Babel: Understanding Online Video Trends Is a Messy Process. Tracking the trends in how people use online video is confusing, and it's just as confusing to figure out who all is involved in the conversation. This post from Sam Ford looks at the latest news about online video viewing, in light of a variety of other recent studies.
Pragmatically Challenged: Where Do Quotes Fit in the YouTube Copyright Solution? Sam Ford questions how the new copyright solution from YouTube handles fair use questions, particularly the wide variety of quoting and mash-up practices online, both from the standpoint of the audience's rights but also from a pragmatic point-of-view.
Online TV Affects TV Viewing; It Affects It Not; It Affects It... More people are watching online television than they were a year ago, but Sam Ford looks further at what that means for the current state and future of the media industries.
Best and Worst Practice in Online Narrative Extensions. Sam Ford responds to a recent challenge from Jonathan Gray at The Extratextuals to name some best practice examples of online extensions of television narratives. Not surprisingly, the WWE Web site is atop his list.
Around the Consortium: Monetizing Third-Party Content, Vanity Zip Codes, and Gender and Fan Studies. This post highlights David Edery's debate with Microsoft co-worker Kim Pallister about tapping niche markets through Flight Simulator, while C3 alum Ilya Vedrashko writes about vanity zip codes on his Advertising Lab site and the latest round of the Gender and Fan Studies discussion on Henry Jenkins' blog features Lori Hitchcock Morimoto and David Surman.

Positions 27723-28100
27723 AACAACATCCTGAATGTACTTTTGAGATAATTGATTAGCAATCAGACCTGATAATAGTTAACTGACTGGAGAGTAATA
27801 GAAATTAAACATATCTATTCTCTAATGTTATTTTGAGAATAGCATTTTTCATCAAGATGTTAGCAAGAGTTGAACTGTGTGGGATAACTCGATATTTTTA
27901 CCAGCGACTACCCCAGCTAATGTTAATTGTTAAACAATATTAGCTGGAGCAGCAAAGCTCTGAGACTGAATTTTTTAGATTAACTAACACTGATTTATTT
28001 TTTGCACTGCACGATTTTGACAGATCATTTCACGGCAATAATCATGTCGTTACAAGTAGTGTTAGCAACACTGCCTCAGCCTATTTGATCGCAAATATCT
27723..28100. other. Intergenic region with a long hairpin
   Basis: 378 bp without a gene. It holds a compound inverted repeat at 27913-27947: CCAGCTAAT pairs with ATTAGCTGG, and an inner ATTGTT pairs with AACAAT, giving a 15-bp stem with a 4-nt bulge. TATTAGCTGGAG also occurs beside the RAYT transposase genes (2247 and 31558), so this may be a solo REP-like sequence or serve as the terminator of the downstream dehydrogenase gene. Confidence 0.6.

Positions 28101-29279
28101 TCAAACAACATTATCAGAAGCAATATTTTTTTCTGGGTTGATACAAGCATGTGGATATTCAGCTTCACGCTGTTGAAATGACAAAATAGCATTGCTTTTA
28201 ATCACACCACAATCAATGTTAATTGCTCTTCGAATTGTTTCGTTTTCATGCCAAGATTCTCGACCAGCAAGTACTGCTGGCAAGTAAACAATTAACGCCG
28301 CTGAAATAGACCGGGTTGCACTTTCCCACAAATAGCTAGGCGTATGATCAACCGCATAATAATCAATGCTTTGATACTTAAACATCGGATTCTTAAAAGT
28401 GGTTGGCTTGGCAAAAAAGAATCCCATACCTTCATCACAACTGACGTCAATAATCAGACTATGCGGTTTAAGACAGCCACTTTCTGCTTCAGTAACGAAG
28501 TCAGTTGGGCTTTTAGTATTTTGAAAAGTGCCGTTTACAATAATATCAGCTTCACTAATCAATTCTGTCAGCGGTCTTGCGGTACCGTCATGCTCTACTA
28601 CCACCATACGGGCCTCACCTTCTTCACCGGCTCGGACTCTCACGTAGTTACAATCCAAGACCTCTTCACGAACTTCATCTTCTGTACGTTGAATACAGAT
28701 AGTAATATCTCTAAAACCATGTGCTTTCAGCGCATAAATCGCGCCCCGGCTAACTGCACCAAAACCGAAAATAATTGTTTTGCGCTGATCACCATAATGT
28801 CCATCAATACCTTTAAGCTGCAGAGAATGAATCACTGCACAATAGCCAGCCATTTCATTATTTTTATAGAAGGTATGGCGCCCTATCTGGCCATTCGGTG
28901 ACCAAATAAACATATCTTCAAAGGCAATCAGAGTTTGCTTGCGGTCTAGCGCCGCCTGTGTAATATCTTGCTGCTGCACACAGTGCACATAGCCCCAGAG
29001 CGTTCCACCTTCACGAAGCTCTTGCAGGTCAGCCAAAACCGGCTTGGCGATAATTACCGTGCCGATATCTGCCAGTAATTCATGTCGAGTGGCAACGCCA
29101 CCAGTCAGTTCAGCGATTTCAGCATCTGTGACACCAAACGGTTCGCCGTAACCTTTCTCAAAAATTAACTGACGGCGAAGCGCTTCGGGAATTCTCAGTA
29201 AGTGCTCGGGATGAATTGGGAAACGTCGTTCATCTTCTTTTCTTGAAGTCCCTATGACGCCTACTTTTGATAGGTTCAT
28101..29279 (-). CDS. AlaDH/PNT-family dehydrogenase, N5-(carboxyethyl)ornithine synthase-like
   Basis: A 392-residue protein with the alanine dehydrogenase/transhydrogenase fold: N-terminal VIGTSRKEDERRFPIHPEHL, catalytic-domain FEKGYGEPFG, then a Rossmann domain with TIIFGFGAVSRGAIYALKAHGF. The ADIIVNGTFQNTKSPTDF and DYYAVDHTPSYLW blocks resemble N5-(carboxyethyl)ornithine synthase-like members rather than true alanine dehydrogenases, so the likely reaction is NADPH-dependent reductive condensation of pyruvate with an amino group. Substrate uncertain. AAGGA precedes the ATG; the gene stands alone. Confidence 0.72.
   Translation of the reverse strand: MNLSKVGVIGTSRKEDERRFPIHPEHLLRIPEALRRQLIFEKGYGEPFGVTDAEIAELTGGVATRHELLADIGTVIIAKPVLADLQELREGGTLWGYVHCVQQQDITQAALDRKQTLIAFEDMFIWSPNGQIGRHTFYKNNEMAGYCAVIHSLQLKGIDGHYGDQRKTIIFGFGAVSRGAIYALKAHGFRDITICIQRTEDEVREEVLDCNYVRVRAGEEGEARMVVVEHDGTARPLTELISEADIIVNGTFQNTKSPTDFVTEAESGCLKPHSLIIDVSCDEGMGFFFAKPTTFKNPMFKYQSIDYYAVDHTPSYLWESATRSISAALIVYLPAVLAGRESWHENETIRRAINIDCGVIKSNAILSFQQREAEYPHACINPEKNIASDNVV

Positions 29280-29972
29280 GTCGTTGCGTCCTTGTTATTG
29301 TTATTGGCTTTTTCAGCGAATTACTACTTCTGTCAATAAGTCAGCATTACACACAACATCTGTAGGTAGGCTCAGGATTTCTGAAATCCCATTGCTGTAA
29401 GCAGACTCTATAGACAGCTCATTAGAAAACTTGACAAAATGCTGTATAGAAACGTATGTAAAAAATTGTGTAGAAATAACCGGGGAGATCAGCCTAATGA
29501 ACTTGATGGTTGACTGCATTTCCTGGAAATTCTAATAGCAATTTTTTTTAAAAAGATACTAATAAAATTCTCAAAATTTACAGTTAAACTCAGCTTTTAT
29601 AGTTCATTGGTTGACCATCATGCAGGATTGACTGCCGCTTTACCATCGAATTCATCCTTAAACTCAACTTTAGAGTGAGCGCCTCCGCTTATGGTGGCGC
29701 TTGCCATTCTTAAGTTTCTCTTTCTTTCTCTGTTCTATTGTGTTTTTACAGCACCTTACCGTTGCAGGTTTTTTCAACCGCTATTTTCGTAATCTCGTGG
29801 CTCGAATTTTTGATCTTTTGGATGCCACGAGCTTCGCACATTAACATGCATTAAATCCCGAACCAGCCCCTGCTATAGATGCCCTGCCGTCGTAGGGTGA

Going Retro: NBC Revitalizing American Gladiators. Sam Ford writes about the revitalization of the American Gladiators brand, complete with Hulk Hogan as the host, and how it might balance playing off nostalgia for the early 1990s program versus garnering a new audience today.
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--------------- CLOSING NOTE ---------------
A Media Historian's Look at the Current Media Environment
II of II: A Look at Tomorrow and Concluding Remarks
By: William Uricchio
In last week's Closing Note, Urrichio introduced this piece by looking at former early stages of new media forms and how that might inform today's new media landscape, including the importance of valuing today's online archives. This week, he looks toward what these insights might mean for the future and provides some concluding remarks.
tomorrow: the law of unintended consequences